Speedy Trial

The News and Observer ran a story recently — available here — about the length of time it takes to resolve murder cases in North Carolina. The average time to disposition was 528 days last year. That figure includes cases resolved by plea or dismissal, suggesting that the average time to trial is probably longer. The story included a thoughtful Q&A with Jim Cooney and Colon Willoughby, who identified factors such as the large number of cases that are declared potentially capital at a Rule 24 hearing, the volume of discovery that’s common in murder cases, and the difficulty of coordinating schedules to set trial dates, especially in multi-defendant trials.

One factor that wasn’t mentioned in the article is North Carolina’s lack of a speedy trial statute. Of course, North Carolina defendants have constitutional speedy trial rights under the Sixth and Fourteenth Amendments. But those rights generally don’t “kick in” until a year has passed, at which point, courts apply a four-factor test to determine whether a defendant’s constitutional speedy trial rights have been compromised. See, e.g., State v. Washington, __ N.C. App. __ (2008) (listing factors and vacating a conviction after a delay of four years and nine months).

North Carolina’s lack of a statutory speedy trial scheme stands in contrast to, for example, the federal system, where 18 U.S.C. s. 3161(c)(1) requires that trial begin within 70 days of indictment, subject to certain exceptions and exclusions. The leading criminal law treatise indicates that “all but a few” states have speedy trial statutes. 4 Wayne R. LaFave et al., Criminal Procedure, s. 18.3(c) (2d ed. 1999). My anecdotal sense is that most of those statutes set time limits far shorter than one year, i.e., that most of the statutes are more protective of a defendant’s speedy trial right than is the Constitution.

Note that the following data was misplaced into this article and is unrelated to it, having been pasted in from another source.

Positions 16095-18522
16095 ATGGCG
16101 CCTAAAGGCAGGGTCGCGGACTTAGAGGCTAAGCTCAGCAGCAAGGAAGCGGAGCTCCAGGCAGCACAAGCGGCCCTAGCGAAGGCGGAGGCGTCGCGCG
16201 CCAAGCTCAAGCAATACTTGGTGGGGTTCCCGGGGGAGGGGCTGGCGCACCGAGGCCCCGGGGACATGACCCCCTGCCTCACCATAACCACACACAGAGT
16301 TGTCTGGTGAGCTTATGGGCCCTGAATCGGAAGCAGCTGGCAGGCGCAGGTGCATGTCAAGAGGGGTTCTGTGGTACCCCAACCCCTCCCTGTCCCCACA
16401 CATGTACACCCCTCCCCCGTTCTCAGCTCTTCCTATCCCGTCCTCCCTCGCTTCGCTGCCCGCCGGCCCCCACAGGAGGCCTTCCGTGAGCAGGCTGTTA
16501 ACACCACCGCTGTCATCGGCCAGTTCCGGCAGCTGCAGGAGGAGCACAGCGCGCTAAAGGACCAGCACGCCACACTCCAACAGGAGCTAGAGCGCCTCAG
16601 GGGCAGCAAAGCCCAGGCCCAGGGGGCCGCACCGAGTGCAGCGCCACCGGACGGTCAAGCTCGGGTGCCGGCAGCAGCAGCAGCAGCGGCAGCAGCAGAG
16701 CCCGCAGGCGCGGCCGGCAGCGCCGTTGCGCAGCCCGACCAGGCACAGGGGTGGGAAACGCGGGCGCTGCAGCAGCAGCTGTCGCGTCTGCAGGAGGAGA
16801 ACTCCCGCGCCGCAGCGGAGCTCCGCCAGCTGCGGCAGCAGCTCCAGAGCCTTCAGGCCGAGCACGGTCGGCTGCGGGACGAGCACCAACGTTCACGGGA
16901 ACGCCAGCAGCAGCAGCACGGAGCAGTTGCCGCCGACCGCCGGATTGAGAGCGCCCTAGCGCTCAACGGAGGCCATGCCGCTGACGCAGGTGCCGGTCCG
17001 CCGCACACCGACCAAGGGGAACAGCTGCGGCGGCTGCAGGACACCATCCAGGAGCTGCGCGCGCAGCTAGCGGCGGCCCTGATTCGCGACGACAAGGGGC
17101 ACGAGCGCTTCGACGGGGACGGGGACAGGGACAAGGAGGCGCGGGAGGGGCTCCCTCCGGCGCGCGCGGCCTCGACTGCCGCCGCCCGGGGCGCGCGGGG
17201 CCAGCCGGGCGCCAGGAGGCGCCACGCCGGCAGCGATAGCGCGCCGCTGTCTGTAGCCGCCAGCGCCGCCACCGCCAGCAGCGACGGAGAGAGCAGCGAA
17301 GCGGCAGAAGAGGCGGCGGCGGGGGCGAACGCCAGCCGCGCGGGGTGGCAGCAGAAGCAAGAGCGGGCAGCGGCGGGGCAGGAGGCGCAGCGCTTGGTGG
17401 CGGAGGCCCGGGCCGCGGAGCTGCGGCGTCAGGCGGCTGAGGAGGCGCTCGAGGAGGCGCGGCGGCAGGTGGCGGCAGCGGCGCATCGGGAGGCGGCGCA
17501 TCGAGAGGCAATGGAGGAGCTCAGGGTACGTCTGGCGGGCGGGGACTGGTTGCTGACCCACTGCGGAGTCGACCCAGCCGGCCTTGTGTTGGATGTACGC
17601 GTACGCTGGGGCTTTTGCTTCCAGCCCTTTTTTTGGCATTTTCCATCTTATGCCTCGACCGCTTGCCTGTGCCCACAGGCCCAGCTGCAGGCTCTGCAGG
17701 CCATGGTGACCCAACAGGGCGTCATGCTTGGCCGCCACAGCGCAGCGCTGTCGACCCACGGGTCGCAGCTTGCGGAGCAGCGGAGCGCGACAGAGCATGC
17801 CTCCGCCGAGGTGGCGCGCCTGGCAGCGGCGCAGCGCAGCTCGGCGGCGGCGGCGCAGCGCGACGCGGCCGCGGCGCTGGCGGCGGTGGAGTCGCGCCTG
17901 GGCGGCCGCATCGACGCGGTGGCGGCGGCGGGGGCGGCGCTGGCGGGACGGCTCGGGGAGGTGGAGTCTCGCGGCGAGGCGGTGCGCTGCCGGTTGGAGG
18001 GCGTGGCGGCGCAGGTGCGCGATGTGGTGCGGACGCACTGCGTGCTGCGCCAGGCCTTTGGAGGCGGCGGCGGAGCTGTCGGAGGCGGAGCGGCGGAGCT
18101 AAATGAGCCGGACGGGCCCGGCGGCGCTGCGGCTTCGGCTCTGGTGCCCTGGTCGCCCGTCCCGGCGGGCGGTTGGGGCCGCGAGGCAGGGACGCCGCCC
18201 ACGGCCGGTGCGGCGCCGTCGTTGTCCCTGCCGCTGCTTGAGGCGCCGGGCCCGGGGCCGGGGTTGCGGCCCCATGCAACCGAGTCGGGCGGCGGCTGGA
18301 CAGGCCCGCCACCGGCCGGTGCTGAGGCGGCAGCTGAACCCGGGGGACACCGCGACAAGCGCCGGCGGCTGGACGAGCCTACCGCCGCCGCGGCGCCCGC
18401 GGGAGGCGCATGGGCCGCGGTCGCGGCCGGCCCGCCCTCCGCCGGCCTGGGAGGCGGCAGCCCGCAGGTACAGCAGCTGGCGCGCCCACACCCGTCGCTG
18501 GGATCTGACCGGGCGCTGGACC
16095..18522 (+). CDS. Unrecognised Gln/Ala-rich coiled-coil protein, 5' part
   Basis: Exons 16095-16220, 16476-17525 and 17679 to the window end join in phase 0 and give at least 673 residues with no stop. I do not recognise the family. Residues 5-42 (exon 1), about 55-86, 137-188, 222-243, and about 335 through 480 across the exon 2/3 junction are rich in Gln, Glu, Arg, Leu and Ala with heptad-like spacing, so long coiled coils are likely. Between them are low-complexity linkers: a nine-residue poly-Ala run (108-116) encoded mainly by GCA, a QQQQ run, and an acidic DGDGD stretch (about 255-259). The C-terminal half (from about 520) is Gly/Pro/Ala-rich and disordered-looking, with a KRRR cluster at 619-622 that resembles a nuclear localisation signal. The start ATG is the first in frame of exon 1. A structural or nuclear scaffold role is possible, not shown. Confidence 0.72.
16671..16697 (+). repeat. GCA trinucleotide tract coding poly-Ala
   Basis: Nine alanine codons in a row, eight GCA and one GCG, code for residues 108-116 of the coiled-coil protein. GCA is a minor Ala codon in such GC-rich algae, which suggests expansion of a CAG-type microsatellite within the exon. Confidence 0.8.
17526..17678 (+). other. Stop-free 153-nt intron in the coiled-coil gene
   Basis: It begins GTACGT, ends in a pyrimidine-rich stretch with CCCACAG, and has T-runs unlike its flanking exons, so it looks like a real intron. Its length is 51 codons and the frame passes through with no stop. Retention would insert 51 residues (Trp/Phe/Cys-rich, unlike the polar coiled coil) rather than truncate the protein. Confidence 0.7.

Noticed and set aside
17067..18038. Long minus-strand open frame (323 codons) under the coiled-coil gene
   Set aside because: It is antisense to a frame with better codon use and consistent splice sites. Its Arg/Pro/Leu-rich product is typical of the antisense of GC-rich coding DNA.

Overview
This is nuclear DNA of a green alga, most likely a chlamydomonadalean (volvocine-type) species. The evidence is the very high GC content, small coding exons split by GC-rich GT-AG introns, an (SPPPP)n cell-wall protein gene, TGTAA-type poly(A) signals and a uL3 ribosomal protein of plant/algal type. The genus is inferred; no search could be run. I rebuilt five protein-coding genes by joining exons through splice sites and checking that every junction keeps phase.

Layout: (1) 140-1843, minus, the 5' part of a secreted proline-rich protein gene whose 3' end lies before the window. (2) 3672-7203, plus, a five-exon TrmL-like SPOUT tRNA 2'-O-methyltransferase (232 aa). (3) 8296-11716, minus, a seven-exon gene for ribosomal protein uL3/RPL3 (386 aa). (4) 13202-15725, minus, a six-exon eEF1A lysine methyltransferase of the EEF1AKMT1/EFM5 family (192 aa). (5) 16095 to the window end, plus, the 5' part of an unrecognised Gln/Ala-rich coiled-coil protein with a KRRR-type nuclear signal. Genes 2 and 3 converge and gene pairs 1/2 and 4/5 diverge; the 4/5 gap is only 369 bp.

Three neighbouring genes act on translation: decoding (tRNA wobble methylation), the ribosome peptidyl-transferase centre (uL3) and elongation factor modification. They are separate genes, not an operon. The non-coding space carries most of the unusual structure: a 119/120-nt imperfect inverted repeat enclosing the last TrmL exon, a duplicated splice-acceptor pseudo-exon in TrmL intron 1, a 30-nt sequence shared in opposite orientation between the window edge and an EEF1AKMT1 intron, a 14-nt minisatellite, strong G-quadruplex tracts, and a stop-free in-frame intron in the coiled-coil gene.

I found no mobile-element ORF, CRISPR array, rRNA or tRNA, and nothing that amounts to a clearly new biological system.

Interestingly, North Carolina used to have a speedy trial statute. Former G.S. 15A-701 et seq., the Speedy Trial Act, “required that the defendant be tried within 120 days of the date the defendant was arrested, served with criminal process, waived indictment or was indicted, whichever occurred last, unless that time was extended by certain specified events.” State v. Willis, 332 N.C. 151, 162 (1992). However, the Speedy Trial Act was repealed in 1989. I don’t know why that was done, and since the General Assembly doesn’t record floor debates and usually provides very limited records of committee hearings, I doubt that there’s an official record explaining the reason for the repeal. If I’m wrong about that, please let me know — and if anyone can remember the scuttlebutt about the repeal from 1989, please chime in about why it happened.

Obviously, a speedy trial statute wouldn’t be a panacea for delays, some of which are inevitable, and perhaps desirable, in complex cases. Further, if Mr. Willoughby is correct that most delays come from the defense side, giving the defendant a speedy trial right wouldn’t address the root of the concern. (But some speedy trial statutes bind both sides.) In any case, it’s at least worth considering whether the absence of such a statute contributes to delays. Thoughts? Opinions? Comments?

Update: The United States Supreme Court just decided a speedy trial case, Vermont v. Brillon, available here.  The gist of the case is that delays sought by court-appointed counsel are normally attributable to the defendant — because that is who counsel represents — not to the state.

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